The power of social media in customer service

Lithium Technologies Acquires Klout

Customer care software specialist Lithium Technologies recently acquired social sharing firm Klout, in a move Lithium hope will be a game changer in its sector.

We spoke to the company's CEO and President, Rob Tarkoff, to find out more about what the deal could mean for the industry.

TechRadar Pro: What are the details of the acquisition?

Rob Tarkoff: Lithium Technologies has announced that it has acquired Klout, a pioneer in using big data to measure online expertise. Lithium is the recognised leader in engaging on social networks and building online customer communities for the world's best brands.

TRP: Why did Lithium buy Klout?

RT: Lithium's acquisition combines its community and social response expertise, enterprise scale, and brand relationships with Klout's deep consumer understanding and agency ecosystem.

Lithium's vision is to build an open, transparent exchange between brands and passionate consumers, powered by the world's best digital reputation engine. Rather than a conversation about 'who's in control', Lithium aims to provide both brands and consumers an environment of greater transparency, with clear measures of trust, expertise, and online impact

Today's digital engagement can be confusing for consumers who do not always understand what their online engagement gets them. The digital landscape is equally confusing for brands and companies unsure when, how, and with whom to engage to protect their reputations and grow revenue.

Lithium with Klout aims to solve this issue for both sides—and help consumers manage how they appear to brands, giving them more control over their online identities.

Together, the companies reach more than 500 million consumers across 10,000 specific interest areas, and 300+ branded communities.

TRP: What does Klout do?

RT: Klout has established one of the first and most robust online reputation systems to help consumers and brands better understand each other. Klout has scored more than half a billion online profiles and the company analyses and tracks more than 10,000 Klout topics.

Klout has also pioneered a unique online rewards system called Klout Perks, rewarding loyal fans with access and products that fuel their individual passions. Since Klout Perks launched, the company has delivered 1.25 million Perks.

These innovations have distinguished Klout as the leader in connecting online consumers more intimately with the brands they most cherish.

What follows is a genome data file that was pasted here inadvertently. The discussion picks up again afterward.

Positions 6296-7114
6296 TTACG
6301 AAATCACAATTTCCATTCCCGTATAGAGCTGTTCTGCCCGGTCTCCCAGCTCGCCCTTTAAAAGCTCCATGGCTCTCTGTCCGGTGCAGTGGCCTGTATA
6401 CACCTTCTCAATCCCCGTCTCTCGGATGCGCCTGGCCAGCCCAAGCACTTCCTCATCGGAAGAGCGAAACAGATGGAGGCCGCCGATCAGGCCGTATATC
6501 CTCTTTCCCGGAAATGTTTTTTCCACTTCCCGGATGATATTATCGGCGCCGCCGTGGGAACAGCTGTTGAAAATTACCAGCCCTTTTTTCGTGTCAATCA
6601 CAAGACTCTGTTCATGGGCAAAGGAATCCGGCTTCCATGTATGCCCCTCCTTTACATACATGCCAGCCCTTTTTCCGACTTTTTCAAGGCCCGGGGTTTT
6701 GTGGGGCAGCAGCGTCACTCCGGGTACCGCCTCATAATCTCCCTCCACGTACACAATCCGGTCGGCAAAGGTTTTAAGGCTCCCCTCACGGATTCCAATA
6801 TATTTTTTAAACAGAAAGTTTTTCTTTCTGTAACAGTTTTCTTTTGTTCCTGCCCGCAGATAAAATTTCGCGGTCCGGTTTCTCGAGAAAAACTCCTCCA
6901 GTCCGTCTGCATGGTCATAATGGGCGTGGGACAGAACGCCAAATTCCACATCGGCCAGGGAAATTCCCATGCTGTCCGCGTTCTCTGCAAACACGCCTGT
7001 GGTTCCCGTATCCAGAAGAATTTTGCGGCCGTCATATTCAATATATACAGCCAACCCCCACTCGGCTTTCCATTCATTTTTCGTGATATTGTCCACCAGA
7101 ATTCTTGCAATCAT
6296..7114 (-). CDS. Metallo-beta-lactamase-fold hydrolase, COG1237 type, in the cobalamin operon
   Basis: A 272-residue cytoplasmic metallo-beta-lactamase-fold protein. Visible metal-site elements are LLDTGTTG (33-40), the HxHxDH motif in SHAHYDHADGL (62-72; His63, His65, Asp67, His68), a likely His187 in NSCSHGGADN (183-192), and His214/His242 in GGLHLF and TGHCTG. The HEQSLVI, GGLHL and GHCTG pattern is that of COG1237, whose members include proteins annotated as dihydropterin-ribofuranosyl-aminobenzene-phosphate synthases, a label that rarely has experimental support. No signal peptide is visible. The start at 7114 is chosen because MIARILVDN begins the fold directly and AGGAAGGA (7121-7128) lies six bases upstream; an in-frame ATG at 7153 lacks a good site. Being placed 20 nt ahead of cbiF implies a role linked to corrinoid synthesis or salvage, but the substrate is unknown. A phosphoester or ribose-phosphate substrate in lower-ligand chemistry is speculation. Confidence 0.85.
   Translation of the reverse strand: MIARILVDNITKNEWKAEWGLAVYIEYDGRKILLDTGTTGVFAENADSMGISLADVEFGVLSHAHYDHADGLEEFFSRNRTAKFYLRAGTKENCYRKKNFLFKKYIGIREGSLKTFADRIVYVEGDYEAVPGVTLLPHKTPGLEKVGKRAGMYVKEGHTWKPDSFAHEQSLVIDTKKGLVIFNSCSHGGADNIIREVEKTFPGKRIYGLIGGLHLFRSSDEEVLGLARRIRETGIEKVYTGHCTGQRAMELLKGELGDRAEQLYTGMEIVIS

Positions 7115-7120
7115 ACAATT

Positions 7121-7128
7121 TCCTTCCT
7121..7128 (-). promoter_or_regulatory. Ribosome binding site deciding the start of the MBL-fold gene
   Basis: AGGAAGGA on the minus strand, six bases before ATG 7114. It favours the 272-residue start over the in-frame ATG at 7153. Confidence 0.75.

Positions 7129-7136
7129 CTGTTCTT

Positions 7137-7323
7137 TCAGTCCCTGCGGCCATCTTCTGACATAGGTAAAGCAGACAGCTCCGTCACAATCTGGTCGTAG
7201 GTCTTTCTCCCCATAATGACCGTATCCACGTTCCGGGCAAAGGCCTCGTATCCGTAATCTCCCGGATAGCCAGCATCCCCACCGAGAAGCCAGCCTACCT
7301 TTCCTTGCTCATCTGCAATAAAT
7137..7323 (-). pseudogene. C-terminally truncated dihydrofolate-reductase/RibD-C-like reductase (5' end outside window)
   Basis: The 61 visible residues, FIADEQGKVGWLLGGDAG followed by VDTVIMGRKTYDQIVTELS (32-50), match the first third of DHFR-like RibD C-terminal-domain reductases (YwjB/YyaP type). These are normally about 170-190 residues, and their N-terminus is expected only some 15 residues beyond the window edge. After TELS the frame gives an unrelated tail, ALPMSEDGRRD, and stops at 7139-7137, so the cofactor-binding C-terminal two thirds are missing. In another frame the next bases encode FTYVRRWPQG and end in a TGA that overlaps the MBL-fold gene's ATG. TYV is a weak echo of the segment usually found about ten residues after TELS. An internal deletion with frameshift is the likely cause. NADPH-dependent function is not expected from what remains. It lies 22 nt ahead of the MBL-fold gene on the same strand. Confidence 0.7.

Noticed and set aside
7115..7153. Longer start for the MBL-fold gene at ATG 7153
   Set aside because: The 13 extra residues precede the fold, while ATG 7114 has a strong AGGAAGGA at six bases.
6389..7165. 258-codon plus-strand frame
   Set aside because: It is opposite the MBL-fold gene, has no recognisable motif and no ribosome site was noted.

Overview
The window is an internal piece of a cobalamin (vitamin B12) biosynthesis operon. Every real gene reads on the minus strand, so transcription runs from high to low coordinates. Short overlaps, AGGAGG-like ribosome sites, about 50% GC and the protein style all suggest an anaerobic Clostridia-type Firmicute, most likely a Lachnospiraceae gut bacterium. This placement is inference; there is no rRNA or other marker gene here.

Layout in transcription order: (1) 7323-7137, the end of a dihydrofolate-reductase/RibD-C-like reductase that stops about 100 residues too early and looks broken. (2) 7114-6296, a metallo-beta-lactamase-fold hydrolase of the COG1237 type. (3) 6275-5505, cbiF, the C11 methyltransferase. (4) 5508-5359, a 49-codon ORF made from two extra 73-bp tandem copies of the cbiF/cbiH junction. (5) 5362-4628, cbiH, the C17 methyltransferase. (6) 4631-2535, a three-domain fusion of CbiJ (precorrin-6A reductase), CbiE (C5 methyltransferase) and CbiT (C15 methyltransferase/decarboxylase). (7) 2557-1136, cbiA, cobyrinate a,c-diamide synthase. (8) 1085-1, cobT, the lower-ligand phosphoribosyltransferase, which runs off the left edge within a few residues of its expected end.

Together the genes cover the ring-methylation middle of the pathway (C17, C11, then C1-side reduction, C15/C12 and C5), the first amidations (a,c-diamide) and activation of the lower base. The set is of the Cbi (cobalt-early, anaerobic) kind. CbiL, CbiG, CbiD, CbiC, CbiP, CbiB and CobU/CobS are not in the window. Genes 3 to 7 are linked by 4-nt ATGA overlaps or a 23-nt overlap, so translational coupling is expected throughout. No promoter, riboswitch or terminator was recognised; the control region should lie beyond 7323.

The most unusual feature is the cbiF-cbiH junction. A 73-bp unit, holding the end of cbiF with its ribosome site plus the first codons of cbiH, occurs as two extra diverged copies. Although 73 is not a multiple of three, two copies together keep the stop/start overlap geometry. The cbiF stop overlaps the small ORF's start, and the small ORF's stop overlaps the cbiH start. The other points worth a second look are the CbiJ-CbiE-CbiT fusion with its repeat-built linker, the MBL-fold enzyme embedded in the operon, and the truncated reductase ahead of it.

TRP: What does the acquisition mean for Lithium?

RT: With Klout, Lithium fully delivers on its vision of building a trusted online connection between consumers and the brands they care about, trust is the currency online.

For consumers, a trusted expert provides greater confidence in making purchases and getting advice. For brands, building a trusted reputation allows them to better find and keep customers.

Lithium's platform now solves these challenges for both consumers and brands. Like the most compelling models on the web—such as LinkedIn, Yelp, and eBay—the company brings together both trusted people and trusted content. Lithium now has created an exchange of shared value and a more complete measure of reputation.

TRP: How does the acquisition benefit Lithium's customer brands?

RT: For brands, this means they can:

  • Build a more complete profile of their customers and their needs.
  • Establish clear feedback on how consumers value brands, products and services.
  • Engage consumers more effectively and enlist their participation in growing the brand and the business.
  • Leverage experts for opinions and trusted content.

TRP: How does the deal benefit consumers?

RT: For consumers, this means they can:

  • Discover which people and brands to trust.
  • Enjoy a better, differentiated experience from brands they value.
  • Receive rewards and recognition from brands for their loyalty and engagement.
Desire Athow
Managing Editor, TechRadar Pro

Désiré has been musing and writing about technology during a career spanning four decades. He dabbled in website builders and web hosting when DHTML and frames were in vogue and started narrating about the impact of technology on society just before the start of the Y2K hysteria at the turn of the last millennium.